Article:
“The Sound of Music,” presented by 2nd Star Productions, is a strong version of this beloved musical. Directed by Kelsey Meiklejohn Bowen, it’s just the right classic treat for the holiday season, whether you’re from the pre-VCR generation when the movie was a staple of holiday television programming watched by the whole family; new to the production; or introducing a youngster to their first “Do-Re-Mi.”
…do yourself a favor and take yourself to see this family-friendly favorite in-person this holiday season. It’s definitely ‘Something Good!‘
The beautiful set drew me in before the play even began, with its towering abbey arches and absolutely gorgeous backdrop of mountains and lake by WATCH Award winning set painter and 2nd Star founder, Jane Wingard. The nuns’ opening chant perfectly complements the opening scene with its simple beauty. The moment when the single melody line transforms into full harmony was breathtaking. The nuns’ pure vocal tone and on-point pitch shimmered through the theater and gave a hint as to the extremely high quality of vocals that would be enjoyed throughout the entire evening.
Leela Dawson as Maria had quite the task to make her first onstage appearance alone and immediately perform a show-stopping number, but she wowed with her impressive delivery of the title song. Her tone was as crystal clear as the lake behind her and her vibrato was stunning. She amazed with her authentic yodels on “The Lonely Goatherd.” They were better than Julie Andrews’, and that’s saying something! Dawson is an extremely expressive singer, imbuing shifting emotions and boatloads of personality into every song that she performed throughout the show. Her acting talent matches her singing and she truly brings Maria to life—from her humble piety and her cheerful interactions with the children to her angst and despair over her love for the captain and her romantic moments with him.
Sargon de Jesus as Captain von Trapp impressed with his dark, velvety vocal tone and it was a treat every time he sang. I have to give him kudos for his acting as well, because in the Captain’s first scene with Maria, de Jesus was so chilly that I feared for any future chemistry between the pair. When he falls for Maria, he thaws into a warm, devoted partner which is a wonderfully sharp contrast to his original stern, whistling self, rendering the pair’s love story sweetly tender and believable. Another powerhouse vocalist was Mother Abbess Sarah Mitchell. Her richly trained voice rose as lofty and powerful as the mountain peaks in the distance in “Climb Ev’ry Mountain,” and she gave me chills on her high notes, especially when she unleashed into her full vibrato. Brava indeed!
Aubrey Anderson as Liesl von Trapp also has beautiful vocal delivery. Mitchell is a rising freshman and vocal/musical theater major at Ithaca College, where she is sure to meet much success. Her acting skills were as good as her singing, especially her excited scream after she bravely pecks boyfriend Rolf (the warmly engaging Blake Martin) on the lips for the first time. Both Mitchell and Martin were fantastic in “Sixteen Going on Seventeen” and brought an adorable energy to their fun choreography. I was a little nervous for Mitchell’s safety when the seat of the garden bench flew up as she leapt off it. I hope it will be more firmly secured for future performances.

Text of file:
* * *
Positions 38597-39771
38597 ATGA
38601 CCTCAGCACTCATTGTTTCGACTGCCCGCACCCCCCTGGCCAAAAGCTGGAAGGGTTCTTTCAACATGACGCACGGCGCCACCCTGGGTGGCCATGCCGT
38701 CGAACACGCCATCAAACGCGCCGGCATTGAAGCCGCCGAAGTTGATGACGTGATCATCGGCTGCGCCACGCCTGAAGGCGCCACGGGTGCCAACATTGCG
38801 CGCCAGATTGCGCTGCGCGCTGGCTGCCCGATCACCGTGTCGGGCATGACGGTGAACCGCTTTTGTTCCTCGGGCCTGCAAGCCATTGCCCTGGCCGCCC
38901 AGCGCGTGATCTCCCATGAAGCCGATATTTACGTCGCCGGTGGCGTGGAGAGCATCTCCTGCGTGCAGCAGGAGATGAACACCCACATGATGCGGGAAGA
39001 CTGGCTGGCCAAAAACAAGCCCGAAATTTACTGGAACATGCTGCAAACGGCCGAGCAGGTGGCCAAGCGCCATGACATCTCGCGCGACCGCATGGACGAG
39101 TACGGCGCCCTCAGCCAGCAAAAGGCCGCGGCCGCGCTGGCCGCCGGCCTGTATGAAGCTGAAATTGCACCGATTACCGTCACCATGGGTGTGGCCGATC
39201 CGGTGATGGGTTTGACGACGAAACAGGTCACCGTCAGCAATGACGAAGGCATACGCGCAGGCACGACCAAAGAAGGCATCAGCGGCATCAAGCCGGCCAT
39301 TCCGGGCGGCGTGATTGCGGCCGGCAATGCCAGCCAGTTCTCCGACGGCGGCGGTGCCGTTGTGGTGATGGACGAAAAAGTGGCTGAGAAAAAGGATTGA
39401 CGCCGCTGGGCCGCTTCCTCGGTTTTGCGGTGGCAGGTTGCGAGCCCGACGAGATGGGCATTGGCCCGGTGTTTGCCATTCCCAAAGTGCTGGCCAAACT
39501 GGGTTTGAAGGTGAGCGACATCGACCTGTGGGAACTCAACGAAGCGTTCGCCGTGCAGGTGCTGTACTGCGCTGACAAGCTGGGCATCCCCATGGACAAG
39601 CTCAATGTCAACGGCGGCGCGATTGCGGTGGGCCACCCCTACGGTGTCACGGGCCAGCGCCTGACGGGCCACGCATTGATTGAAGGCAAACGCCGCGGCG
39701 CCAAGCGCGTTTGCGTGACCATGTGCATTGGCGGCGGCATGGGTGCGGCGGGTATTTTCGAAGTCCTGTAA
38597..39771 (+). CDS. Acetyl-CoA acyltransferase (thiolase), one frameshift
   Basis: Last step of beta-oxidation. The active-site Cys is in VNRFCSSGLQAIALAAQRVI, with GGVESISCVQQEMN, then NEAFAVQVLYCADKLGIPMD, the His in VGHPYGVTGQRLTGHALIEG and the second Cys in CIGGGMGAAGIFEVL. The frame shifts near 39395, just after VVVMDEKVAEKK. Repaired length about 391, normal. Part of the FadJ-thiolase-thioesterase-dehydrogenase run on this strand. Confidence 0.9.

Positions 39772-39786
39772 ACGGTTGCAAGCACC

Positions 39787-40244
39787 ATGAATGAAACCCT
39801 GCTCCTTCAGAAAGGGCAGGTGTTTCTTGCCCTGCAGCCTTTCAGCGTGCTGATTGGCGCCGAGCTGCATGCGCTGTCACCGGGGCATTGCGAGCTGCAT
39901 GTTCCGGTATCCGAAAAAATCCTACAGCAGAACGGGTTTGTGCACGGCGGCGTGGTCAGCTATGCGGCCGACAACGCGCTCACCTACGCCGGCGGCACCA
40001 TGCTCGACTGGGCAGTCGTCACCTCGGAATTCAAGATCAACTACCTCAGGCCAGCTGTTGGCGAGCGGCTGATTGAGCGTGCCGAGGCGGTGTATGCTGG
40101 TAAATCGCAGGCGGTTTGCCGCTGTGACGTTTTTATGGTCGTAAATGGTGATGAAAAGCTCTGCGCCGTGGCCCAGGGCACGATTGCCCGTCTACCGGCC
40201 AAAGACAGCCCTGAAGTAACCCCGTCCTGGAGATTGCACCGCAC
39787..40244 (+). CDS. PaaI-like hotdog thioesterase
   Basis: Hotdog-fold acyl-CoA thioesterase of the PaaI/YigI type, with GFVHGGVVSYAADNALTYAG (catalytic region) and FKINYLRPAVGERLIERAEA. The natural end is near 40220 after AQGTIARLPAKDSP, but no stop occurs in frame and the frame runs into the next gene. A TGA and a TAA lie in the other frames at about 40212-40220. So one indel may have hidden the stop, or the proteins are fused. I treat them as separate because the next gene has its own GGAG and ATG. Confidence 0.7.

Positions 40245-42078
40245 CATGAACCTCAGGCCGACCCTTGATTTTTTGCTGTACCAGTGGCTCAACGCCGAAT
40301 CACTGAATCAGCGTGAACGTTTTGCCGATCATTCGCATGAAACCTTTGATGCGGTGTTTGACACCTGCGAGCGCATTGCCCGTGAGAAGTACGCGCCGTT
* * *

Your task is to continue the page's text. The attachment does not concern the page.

I especially enjoyed the scene-stealing duo of Max Detweiller (the hilarious Bryan Hargraves) and Baroness Elsa Schraeder (the droll Stephanie Bernholz Leuschner). Their onstage personalities could not be more different, and they played off each other to perfection. Elsa was the queen of high-society diction, overly refined amusement, and dry sarcasm, while Max was outrageously but endearingly manipulative, gregarious, and over-the-top. What a pair! It was such a treat that the stage version gives them songs of their own to perform whereas the movie version doesn’t, because I couldn’t get enough of these two.
The von Trapp children all did a fantastic job, particularly Risa Gabriel as Brigitta and DeMarcus Tanque as Kurt. Their humorous delivery of choice lines had me in stitches. Noam Siegal as Friederich, Jillian Sank as Louisa, Lillian Mae Jackson as Marta, and Grace Wenzel as Gretl also brought strong performances and were highly enjoyable to watch throughout the entire show.
I highly recommend “The Sound of Music” as a very well-done production with high-quality vocals and acting. If your only experience with “The Sound of Music” is the movie, do yourself a favor and take yourself to see this family-friendly favorite in-person this holiday season. It’s definitely “Something Good!”
Running Time: Approximately two hours 45 minutes with one intermission.
“The Sound of Music,” runs through December 17, 2022 presented by 2nd Star Productions at the Bowie Playhouse, 16500 White Marsh Park Drive, Bowie, MD 20715 (in Whitemarsh Park). For more information and tickets, please click here. COVID-19 POLICY: Audiences members must remain masked while in the Playhouse, and vaccination is strongly recommended.